Obesity-related diseases will claim more than 90 million lives in OECD countries in the next 30 years, with life expectancy reduced by nearly three years.
Obesity and its related conditions also reduce GDP by 3.3% in OECD countries and exact a heavy toll on personal budgets, according to the OECD report.
The research reveals more than half the population is now overweight in 34 out of 36 OECD countries and almost one in four people is obese.
Average rates of adult obesity in OECD countries have increased from 21% in 2010 to 24% in 2016, meaning an additional 50 million people are now obese.
The report warns obese adults are at greater risk of chronic illnesses, such as diabetes, and reduced life expectancy.
In the 28 EU countries, women and men in the lowest income group are, respectively, 90% and 50% more likely to be obese, compared to those on the highest incomes. Individuals with at least one chronic disease associated with being overweight are 8% less likely to be employed the following year. When they have a job, they are up to 3.4% more likely to be absent or less productive. “There is an urgent economic and social case to scale up investments to tackle obesity and promote healthy lifestyles,” said OECD secretary-general Angel Gurría. “These findings clearly illustrate the need for better social, health and education policies that lead to better lives. By investing in prevention, policymakers can halt the rise in obesity for future generations, and benefit economies.”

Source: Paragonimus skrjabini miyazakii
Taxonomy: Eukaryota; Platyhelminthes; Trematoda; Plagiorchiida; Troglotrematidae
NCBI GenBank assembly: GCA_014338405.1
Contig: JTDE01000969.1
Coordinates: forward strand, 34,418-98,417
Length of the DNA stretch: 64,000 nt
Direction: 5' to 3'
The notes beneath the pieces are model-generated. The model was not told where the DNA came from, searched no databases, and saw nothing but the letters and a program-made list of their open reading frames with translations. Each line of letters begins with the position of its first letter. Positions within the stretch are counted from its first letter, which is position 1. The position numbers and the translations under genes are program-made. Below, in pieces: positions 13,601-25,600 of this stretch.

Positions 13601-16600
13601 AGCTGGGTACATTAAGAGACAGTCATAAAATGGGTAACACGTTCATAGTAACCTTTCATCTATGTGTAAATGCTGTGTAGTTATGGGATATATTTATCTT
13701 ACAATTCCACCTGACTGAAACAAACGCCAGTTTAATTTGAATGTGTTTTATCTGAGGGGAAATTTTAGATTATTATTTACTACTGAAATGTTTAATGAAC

OECD countries already spend 8.4% of their total health budget on treating obesity-related diseases. Obesity is responsible for 70% of all treatment costs for diabetes, 23% for cardiovascular diseases and 9% for cancers.